From Moodys: The world is now incapable of shouldering a 10-year Treasury yield above 3%. A remedial decline by the U.S.’ benchmark interest rates will be critical to rejuvenating global business activity and stabilizing financial markets. Otherwise, the corporate earnings outlook might deteriorate by enough to sink the market value of U.S. common stock by


Global debt reaches new record highs: IMF

by Chris Becker Just in time for the New Year crash, here comes some stellar news from the IMF (my emphasis added): Global debt has reached an all-time high of $184 trillion in nominal terms, the equivalent of 225 percent of GDP in 2017. On average, the world’s debt now exceeds $86,000 in per capita terms,


It’s all about Apple as it blames China

by Chris Becker Looks like we’re reliving the GFC all over again with interconnectedness so high that global currency and stock markets are going to crash because some single Chinese youths are not buying as many iPhones as they should. Apple announced a near 10% reduction in its forward guidance, releasing this report: While we


Australian dollar crashing

by Chris Becker Some epic volatility in the FX market at the moment with Yen moving both Aussie and USD around: This is very troubling indeed, with the lack of liquidity as key levels are taken out really showing how volatile and dangerous the FX world really is – and why most traders don’t hold


The future does not belong to emerging markets

Via Capital Economics: The conventional view of the long-term prospects for the global economy can be summarised as: EMs good, DMs bad. Like most things, however, we suspect that the conventional view is likely to be wrong. Last week we published our first Long Term Global Economic Outlook, which sets out forecasts for the major


How “late cycle” is the global economy?

Via FTAlphaville: With roughly six months to go until the US expansion becomes the longest on record, there has been growing concern that the global economy more broadly is running on late-cycle fumes. Lofty valuations, soaring profit margins, a flattening yield curve and a Federal Reserve tightening in the face of (admittedly muted) inflationary pressures


The economic impact of falling oil

Via Capital Economics: The sharp fall in oil prices over the past month or so has led to several questions about the implications for the global economy. We’ve written lots on this subject, including how central banks might respond and why the major oil producers are now better positioned to weather a fall in prices than they were a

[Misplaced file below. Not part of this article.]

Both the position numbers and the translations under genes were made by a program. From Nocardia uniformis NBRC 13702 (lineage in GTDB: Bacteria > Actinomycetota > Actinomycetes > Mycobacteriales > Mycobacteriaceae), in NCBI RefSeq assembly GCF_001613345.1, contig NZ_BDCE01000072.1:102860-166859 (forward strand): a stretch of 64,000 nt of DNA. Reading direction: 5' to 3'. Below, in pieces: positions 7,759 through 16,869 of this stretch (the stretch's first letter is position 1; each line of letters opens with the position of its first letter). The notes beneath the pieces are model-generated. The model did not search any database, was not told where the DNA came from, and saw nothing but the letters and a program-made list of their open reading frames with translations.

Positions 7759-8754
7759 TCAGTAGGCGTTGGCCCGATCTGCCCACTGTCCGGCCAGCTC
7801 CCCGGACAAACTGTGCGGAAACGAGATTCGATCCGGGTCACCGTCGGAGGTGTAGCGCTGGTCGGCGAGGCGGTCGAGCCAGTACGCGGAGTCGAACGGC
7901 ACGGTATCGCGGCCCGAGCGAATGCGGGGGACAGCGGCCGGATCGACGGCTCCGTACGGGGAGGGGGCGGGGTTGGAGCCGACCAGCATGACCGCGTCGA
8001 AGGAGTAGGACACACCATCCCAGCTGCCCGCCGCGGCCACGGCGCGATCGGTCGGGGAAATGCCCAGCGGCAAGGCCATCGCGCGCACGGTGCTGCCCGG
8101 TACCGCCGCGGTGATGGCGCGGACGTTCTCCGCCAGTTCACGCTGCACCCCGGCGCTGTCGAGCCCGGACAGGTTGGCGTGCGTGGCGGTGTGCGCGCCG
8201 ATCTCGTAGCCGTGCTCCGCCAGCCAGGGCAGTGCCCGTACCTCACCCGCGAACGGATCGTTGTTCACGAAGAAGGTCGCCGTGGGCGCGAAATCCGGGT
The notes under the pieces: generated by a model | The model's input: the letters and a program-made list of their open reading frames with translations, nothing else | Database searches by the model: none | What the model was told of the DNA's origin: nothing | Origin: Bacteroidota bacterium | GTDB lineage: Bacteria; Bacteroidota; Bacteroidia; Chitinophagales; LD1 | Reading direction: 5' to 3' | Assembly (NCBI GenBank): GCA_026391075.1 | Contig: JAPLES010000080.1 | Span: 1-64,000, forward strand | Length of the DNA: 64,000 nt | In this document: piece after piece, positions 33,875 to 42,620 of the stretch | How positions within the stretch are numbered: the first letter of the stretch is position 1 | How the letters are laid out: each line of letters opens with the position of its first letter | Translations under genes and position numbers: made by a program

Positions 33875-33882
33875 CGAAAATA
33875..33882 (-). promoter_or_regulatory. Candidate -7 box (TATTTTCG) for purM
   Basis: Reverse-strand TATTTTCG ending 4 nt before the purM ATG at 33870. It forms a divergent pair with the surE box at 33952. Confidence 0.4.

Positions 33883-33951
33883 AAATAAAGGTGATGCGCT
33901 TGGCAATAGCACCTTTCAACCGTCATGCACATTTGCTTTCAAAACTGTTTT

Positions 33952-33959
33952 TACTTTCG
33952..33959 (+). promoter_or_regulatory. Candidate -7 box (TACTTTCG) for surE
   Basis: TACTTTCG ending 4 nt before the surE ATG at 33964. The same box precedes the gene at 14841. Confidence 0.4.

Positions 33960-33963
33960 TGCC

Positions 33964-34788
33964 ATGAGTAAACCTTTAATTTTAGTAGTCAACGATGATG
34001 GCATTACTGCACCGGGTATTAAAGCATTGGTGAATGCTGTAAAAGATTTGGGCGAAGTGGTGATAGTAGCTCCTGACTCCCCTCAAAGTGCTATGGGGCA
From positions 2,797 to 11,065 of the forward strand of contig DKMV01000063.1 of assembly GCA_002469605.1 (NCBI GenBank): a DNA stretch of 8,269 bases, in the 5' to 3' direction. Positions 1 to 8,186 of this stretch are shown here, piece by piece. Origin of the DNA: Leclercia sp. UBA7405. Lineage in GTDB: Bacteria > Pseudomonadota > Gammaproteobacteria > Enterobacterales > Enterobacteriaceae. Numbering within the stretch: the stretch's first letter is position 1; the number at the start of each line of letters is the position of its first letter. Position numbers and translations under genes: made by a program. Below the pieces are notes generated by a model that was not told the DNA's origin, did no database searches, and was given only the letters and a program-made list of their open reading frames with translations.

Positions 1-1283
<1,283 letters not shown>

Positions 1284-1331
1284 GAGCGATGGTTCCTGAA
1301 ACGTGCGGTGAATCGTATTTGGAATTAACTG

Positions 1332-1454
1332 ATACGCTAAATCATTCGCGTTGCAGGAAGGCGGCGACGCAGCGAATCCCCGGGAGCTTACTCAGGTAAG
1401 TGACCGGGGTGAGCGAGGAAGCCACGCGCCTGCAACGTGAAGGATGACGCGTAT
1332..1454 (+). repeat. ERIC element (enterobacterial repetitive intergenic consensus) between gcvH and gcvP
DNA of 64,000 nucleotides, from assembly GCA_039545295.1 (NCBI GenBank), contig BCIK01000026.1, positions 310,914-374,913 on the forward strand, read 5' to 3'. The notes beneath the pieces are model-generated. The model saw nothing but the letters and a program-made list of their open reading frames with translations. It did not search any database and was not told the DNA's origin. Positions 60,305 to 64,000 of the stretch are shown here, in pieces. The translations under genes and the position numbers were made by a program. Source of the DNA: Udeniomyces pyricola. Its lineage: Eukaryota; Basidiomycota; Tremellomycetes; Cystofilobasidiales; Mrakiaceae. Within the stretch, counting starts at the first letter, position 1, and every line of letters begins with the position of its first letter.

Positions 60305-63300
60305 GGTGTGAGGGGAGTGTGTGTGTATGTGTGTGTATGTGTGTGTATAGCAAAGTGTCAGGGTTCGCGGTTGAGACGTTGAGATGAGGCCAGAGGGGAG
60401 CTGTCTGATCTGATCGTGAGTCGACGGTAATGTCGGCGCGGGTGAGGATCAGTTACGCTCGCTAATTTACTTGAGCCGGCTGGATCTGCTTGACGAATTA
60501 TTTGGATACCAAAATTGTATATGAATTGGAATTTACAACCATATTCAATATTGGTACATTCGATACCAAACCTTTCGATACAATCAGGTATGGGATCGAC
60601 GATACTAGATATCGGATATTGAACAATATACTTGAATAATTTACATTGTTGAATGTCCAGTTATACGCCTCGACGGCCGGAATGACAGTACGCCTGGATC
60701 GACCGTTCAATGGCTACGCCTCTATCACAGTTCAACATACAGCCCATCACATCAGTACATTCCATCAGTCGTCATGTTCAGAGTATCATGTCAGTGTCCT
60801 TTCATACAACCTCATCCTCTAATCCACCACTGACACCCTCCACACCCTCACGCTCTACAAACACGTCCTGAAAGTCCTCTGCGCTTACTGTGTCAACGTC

Secretive China-led mega-trade deal stalls

By Leith van Onselen At the beginning of the year, the Turnbull Government revealed that Australia would head into a new secretive 16-member mega trade pact called the Regional Comprehensive Economic Partnership (RCEP), which was expected to be concluded by year’s end. The RCEP is backed by China and also includes the ASEAN countries along


Is the stock market panic over?

Some nice charts from Damien Bey as Credit Suisse give us context: Credit Suisse’s proprietary measure of risk appetite very briefly entered panic in mid-August 2018. It has since staged a modest recovery to less negative levels. 2. Past cycles show that after risk appetite enters panic, small caps tend to outperform in the following


What will cause the next global recession?

Via Capital Economics today: Our view that the world economy will undergo a reasonably sharp slowdown over the next couple of years stands in contrast to the relatively rosy consensus. (See Chart 1.) And it has led several clients to ask the obvious question: what causes the downturn in our forecast that others may be


Global stocks smoked

DXY took off last night. EUR was down and looks precarious. CNY firmed: AUD was hit against the USD but held up against the tumbling EUR: EMs were mixed: Gold held on aided by worries over EUR: Oil fell: Base metals were OK: Big miners tumbled anyway: EM stocks were smoked: Junk was dragged in


Trump wants China to “feel more pain”

Via Axios which has good sources on this stuff: President Trump has no intention of easing his tariffs on China, according to three sources with knowledge of his private conversations. Instead, these sources say he wants the Chinese leaders to feel more pain from his tariffs — which he believes need more time to fully